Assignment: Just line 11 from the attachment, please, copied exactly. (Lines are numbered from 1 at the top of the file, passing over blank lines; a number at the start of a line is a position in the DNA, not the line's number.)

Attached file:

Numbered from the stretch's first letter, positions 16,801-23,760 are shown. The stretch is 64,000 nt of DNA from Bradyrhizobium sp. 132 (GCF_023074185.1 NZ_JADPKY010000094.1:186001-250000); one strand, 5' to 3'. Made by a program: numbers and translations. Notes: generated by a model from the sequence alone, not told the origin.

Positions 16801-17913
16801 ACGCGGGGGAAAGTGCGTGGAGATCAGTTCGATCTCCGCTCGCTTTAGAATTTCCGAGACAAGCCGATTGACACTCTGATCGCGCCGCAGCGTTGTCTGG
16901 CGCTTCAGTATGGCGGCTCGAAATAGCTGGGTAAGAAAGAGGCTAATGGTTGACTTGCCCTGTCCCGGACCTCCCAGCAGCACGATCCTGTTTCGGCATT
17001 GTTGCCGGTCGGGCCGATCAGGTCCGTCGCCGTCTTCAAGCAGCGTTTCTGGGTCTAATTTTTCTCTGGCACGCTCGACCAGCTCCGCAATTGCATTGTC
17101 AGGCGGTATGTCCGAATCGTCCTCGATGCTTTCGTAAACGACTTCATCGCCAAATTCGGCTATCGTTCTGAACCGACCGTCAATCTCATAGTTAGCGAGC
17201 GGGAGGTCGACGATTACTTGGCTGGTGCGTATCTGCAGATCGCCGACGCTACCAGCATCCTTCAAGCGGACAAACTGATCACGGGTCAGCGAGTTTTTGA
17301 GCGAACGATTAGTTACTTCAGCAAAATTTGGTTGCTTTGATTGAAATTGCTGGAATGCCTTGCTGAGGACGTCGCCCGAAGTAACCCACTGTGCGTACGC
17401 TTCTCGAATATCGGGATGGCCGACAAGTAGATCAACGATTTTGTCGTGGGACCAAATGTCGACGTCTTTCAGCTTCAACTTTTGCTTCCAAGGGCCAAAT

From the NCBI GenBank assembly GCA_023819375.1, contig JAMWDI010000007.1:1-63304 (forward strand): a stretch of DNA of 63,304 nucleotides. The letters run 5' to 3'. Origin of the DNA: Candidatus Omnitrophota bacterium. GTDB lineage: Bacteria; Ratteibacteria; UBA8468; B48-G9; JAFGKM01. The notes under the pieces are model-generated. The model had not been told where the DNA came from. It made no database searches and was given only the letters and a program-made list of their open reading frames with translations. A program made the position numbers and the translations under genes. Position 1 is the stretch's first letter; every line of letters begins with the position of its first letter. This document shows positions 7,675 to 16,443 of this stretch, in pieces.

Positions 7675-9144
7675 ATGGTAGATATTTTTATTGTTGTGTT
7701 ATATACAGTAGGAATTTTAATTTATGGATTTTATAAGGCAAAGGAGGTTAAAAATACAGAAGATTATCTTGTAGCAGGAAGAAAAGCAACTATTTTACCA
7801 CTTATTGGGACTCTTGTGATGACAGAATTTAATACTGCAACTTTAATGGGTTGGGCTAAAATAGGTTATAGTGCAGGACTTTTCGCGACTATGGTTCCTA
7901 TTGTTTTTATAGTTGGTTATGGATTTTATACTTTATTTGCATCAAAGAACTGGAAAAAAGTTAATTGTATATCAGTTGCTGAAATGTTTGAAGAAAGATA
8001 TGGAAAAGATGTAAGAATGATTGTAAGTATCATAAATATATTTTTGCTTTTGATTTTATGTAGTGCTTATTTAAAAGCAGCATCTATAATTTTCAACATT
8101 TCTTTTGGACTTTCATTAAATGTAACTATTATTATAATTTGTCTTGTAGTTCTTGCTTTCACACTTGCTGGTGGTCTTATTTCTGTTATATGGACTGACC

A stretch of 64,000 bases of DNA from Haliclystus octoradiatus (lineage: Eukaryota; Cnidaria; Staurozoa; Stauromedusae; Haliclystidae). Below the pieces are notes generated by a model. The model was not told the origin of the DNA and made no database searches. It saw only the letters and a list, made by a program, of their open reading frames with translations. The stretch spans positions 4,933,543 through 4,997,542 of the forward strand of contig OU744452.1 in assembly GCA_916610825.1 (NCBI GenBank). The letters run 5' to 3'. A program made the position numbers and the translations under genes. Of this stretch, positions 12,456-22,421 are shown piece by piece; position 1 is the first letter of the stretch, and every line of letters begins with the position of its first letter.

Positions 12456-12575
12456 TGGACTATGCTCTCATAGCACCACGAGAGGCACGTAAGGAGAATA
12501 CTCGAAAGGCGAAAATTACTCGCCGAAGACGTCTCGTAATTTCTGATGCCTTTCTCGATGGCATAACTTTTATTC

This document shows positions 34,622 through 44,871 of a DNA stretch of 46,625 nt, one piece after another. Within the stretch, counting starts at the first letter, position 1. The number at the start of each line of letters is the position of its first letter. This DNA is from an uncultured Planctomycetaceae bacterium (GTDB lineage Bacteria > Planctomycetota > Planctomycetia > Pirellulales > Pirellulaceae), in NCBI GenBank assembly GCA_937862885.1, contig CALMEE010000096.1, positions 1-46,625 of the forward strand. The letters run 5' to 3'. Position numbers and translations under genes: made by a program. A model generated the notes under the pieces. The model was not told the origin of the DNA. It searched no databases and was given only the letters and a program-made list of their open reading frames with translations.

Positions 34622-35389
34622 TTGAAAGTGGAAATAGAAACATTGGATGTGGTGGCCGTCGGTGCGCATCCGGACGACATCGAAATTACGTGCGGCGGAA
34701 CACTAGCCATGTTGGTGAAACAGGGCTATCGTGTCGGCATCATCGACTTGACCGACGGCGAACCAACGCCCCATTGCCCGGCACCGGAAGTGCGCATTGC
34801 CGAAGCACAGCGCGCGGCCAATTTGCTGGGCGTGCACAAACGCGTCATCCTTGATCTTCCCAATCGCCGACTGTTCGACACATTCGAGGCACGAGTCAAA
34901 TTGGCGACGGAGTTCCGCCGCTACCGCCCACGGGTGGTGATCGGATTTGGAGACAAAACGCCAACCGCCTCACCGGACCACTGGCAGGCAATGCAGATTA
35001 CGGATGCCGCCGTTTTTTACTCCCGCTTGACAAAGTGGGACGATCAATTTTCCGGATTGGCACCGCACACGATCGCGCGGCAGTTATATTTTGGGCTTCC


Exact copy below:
Positions 7675-9144